That Tuesday, Diania and I set up a prayer vigil. We all gathered outside his window and prayed. All over we had people praying at exactly the same time as we had made it a Facebook event and got the news out by word of mouth also. Right then, he woke up, was lucid, and from there he very slowly recovered.God had answered our prayers!
After more than a month in the hospital, he finally came home. He is still unable to walk without a walker and has other issues, but he is on the road to what I have faith will be a FULL recovery. Tonight he is “on tour” with his country gospel band, The Tomes Brothers, as they minister in Illinois. God gave us a miracle!
I knew I loved my Dad, I just never knew how much. He has taught me so much over time about God, life, cars, and many other things. Every day I praise God, my Heavenly Father, that He did not take my Dad here on earth from me, and that Dean is still able to minister through song and teaching to so many others. Hallelujah!
To begin, a couple of months ago, Angie told me about the “blog” thing that she was wanting to get going, and told me to pray about joining her. Well, I’ve always kept a journal of sorts, and I constantly have thoughts running thru my head so I’d jot a note here or write something down there. I never thought about my writing being a part of a ministry.
So, the more I thought about it, I really started getting excited! Finally, an outlet for my creative thinking! I knew God had to give it to me for a reason. It is actually in my blood. My dad has been a writer for years. He has actually written thousands of stories and poems, and he is most definitely where I get my art of dry humor. (Not to mention the countless songs he has written.)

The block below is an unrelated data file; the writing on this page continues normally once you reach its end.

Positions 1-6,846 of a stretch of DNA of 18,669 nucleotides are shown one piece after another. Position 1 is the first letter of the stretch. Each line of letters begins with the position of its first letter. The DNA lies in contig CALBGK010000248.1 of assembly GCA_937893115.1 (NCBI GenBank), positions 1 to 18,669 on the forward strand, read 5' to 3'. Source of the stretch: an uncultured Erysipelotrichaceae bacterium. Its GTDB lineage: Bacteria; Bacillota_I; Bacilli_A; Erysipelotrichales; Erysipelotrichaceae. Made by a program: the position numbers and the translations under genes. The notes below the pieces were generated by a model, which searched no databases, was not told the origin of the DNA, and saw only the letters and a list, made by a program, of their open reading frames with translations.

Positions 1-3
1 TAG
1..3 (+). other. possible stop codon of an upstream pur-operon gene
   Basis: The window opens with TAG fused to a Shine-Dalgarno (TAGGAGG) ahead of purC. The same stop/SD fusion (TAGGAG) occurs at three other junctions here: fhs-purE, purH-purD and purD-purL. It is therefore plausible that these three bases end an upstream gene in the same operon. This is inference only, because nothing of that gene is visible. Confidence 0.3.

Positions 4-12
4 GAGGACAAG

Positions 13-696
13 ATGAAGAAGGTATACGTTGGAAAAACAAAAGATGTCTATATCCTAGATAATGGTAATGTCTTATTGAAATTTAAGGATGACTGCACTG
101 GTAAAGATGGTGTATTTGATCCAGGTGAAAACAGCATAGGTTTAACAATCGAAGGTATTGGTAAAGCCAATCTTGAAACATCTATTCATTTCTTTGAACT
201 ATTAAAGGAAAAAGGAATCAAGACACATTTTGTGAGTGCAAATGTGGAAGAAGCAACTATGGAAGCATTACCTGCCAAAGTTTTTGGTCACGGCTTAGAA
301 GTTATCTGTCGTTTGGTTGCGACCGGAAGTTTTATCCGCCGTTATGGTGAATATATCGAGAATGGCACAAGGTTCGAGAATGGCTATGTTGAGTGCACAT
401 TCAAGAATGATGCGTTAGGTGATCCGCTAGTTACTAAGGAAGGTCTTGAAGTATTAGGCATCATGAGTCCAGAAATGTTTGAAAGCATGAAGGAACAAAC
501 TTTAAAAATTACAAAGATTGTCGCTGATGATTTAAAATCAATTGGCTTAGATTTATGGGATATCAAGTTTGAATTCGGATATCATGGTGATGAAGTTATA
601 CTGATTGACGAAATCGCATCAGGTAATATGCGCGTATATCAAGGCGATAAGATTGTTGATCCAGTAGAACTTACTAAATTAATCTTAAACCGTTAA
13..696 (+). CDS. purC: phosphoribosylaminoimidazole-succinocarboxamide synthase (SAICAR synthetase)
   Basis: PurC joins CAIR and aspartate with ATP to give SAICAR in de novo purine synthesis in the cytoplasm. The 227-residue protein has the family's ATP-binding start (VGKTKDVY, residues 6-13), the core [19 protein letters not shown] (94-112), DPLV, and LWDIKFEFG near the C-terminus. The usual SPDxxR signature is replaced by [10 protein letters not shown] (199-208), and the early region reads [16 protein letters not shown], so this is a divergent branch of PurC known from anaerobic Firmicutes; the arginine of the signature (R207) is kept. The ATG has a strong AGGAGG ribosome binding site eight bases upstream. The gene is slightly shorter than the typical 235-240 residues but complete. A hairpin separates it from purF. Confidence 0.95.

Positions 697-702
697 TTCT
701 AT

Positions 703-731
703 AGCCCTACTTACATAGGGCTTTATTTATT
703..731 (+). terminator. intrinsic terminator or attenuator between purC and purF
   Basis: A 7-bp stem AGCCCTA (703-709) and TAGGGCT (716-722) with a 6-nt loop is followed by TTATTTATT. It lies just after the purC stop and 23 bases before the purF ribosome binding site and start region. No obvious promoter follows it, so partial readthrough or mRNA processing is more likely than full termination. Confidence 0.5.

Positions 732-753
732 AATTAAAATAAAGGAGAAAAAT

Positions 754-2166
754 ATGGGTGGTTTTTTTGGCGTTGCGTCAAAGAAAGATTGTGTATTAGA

My mother also has a humor that my sister and I definitely get. So having a ‘funny bone’ from both sides of the family, is a double whammy!
It is important to teach our children to laugh. To find humor in the little things and of course, that there is a time and a place for it. For instance, I know that if a child ‘poots’ or ‘belches’, it makes a funny sound. Children want to laugh at this by instinct. I would be mortified if my children made a huge deal of it in public or in front of guest in my home. On the other hand, if we are home alone, they can laugh over it to their hearts content. Now, I know that others do not share this view, but that’s O.K., we are all different. AND, everybody does it. =)
Finally, I consented to Angie and said, “I guess I’ll do it”, in my best Eeyore voice, or type… Though the inside of me was like, Wow, I can’t believe that I’m gonna be a part of something. A plan was coming together.
I know that I will make several mistakes in my typing and grammar, and that I’m going to mix up my Bible stories at some point, (LOL thank u to my brother-in-law for pointing that out!), and that some blogs will be more humorous, while others will be on the serious side, But bare with me! We all make mistakes and I’m not going to pretend that I don’t. I make tons of them. I am excited that this thing is launched and that we are able to minister to mothers and mothers at heart, and whom ever else reads this. (We definitely know that life can be hard at times and we want to be a bright spot in your day.)